By Liz Essary
During my training as a conference interpreter, some of the most important advice I got was this: Don’t crush your listener with a wall of sound. But what does that mean? It took me a while to figure it out. Rather than parroting a word-for-word monotone (and likely meaningless) rendition of what the speaker’s saying, you must process the message within all its surrounding context to produce something meaningful for the listener. As an interpreter, who’s worked in healthcare, court, and conference settings, I find this is something that applies no matter where you’re interpreting.
But how do conference interpreters prepare for an event? I’ve found it to be a bit different than going to an assignment in the healthcare or court setting. Here are some key parts of my preparation before interpreting at an event.
Building the context surrounding the event: Preparing to interpret at an event goes far beyond preparing a glossary of terminology! When I’m getting ready for an event, I read up on the company’s history and key players. I want to know if there’s anything happening internally, like a leader who’s stepping down, or a merger. Is this particular company making big changes, expanding, acquiring another company? I want to know about trends in the industry. Is the location or timing of the event significant? All of this helps me anticipate, within a broader context, what the event will be like. It helps me understand the tone of the event, so I can adjust my delivery accordingly. I don’t want to accidentally go upbeat when the recently-resigned CEO is giving her last address to the company.
Program review: Who are the speakers? What will they speak about? For how long? Will there be general sessions, meetings, workshops, panels, or a mix? I like to create a spreadsheet with the speakers’ names, short bios, and the topic they’ll be addressing. I can follow along as each speaker is introduced, and this ensures that all of the speakers’ names and their credentials will be properly represented in my interpretation. This is especially helpful when you’ve got someone introducing a speaker and reading their bio at lightning speed from a text.
Speeches and slides: I don’t necessarily need the finished product. I’m not going to take a speech, translate it, and then read it aloud from the booth. I’m not going to take slides and share them with anyone. One of the most helpful drills in my training was to learn to scan the text of a speech and prepare it so I could work with it in the booth. We were taught to scan and mark up the text to indicate links, numbers, and keywords. In the end of training, we were able to prepare the text in about five minutes. While in training, this exercise could feel tedious at times. But it comes in very handy because on many occasions someone has knocked on the door to the booth minutes before start time to hand me a speech.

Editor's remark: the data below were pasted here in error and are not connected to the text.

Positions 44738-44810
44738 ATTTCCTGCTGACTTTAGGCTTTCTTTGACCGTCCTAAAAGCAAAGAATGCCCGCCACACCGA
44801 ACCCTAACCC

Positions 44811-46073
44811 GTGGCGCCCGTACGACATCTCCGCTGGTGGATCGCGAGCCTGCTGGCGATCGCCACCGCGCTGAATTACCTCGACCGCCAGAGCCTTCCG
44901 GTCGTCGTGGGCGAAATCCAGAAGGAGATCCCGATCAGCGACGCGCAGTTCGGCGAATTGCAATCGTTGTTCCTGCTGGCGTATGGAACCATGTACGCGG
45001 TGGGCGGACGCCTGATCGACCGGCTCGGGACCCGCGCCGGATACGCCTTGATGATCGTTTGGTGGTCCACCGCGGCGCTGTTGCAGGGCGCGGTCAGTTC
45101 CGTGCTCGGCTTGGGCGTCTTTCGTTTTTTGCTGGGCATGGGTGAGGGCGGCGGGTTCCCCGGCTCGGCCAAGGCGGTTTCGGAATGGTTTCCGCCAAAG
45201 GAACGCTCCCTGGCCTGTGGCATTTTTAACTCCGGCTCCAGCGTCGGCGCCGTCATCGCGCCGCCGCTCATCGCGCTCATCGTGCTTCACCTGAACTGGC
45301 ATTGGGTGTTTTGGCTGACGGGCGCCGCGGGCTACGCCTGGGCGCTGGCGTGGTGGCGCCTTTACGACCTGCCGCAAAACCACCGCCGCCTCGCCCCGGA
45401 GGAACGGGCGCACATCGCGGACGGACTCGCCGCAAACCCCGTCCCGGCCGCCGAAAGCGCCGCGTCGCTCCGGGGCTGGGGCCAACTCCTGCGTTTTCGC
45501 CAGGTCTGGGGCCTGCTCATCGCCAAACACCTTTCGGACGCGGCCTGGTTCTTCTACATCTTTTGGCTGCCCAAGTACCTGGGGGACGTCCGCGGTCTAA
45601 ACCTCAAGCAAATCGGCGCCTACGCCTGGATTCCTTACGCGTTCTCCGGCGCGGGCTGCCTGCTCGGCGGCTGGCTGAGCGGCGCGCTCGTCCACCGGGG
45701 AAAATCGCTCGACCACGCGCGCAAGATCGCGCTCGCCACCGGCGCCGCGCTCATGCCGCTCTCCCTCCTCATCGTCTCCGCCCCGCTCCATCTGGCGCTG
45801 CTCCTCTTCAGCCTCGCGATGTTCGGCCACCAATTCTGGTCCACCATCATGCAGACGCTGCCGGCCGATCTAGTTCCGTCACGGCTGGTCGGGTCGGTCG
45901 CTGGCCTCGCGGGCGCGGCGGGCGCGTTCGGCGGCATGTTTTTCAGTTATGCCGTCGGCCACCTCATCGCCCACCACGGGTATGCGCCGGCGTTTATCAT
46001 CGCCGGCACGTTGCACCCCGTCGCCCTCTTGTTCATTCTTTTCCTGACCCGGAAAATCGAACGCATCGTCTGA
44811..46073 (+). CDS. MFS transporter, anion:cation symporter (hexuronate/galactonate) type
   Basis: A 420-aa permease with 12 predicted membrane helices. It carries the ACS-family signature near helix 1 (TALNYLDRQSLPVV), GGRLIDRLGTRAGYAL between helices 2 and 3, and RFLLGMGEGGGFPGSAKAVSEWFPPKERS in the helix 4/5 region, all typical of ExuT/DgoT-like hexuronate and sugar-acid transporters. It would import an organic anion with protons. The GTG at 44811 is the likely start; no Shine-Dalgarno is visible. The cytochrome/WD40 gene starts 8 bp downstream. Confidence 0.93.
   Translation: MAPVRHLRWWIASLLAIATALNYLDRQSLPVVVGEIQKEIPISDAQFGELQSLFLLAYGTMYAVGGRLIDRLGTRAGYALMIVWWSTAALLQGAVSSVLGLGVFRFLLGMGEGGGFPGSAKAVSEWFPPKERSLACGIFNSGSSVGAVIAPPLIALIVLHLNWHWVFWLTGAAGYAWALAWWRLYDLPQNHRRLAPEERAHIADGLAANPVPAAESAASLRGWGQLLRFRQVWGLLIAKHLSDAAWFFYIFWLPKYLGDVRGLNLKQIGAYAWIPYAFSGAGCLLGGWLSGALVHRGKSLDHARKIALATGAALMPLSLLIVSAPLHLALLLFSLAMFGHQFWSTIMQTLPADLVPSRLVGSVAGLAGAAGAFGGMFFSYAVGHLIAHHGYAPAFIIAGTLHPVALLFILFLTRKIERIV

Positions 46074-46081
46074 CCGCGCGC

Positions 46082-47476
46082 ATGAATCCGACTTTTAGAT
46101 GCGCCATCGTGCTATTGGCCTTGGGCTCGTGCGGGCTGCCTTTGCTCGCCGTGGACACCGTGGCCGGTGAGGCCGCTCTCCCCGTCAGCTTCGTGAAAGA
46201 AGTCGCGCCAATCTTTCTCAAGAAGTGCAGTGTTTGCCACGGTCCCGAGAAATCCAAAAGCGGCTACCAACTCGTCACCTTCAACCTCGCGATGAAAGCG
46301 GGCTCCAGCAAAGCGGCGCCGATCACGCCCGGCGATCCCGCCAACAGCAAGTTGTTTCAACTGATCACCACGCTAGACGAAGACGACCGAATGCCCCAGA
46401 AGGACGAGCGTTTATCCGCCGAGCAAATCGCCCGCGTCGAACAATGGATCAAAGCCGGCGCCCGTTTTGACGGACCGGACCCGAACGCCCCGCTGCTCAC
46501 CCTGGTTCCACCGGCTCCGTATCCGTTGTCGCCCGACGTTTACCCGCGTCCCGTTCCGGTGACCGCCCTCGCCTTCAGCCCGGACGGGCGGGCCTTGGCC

Terminology: Just like I create a spreadsheet of speakers and their bios, I like to create a spreadsheet of terminology. Believe it or not, it’s not much help if someone just hands me a glossary of terms. The work that goes into researching and understanding industry-specific concepts and jargon is the real benefit of creating a glossary, and not the finished product itself.
Sports: They will always come up at a meeting or event! Every time I’ve interpreted at an event, there’s a speaker who warms up the audience by talking about the buzz surrounding the local team, or there’s someone bragging about his golf game, or some banter in the Q&A or among the panelists about the local sports legend. I always scan the local news to see what’s going on in sports, and I’m always glad I did.
YouTube: If there is publicly available video of a speaker, I’m going to dig in to that. I’ll know what their style is. Is it fast and energetic, or slow and rambling with a tricky accent? I can then use those speeches to practice interpreting and zero in on any tricky spots and think of solutions before I even step in the booth.
Contacting my team: Any time I work an event, I contact my team ahead of time to introduce myself and let them know that I’m looking forward to working with them. I’ll share any materials I’ve got that might be useful to them, and if possible we’ll meet in person before the event and talk about how we think it’ll go, and discuss any experience we’ve had interpreting for this particular client or in that particular field.
Making this kind of effort to prepare makes it less likely that I’m going to feel backed into a corner by one word. And there’s always the booth mate who’s by my side (rarely resting), researching, looking up last-minute words, and jotting down numbers when they come flying at us.
An added benefit to my training in conference interpreting is that it completely changed the way I prepare for healthcare and court assignments. After so many years working in healthcare and legal settings, it’s exciting to find new techniques to weave into my preparation and practice in those settings. I’m more assertive about asking for more information from a client so that I can practice ahead of time and clean up any problem areas before I go in. I do a much better job about asking for what I need, before and during an assignment. In the end, it’s a better experience for me, and for the people listening to me. And isn’t that what’s it’s all about?
Liz Essary has been interpreting in healthcare and legal settings since 2002, and training interpreters since 2009. After years of supervising interpreters in the hospital setting, she finished her Master’s of Conference Interpreting at the Glendon School of Translation in Toronto in 2016. She currently works as a freelance interpreter and trainer based out of Indianapolis, IN. You can find her blog at www.thatinterpreter.com.
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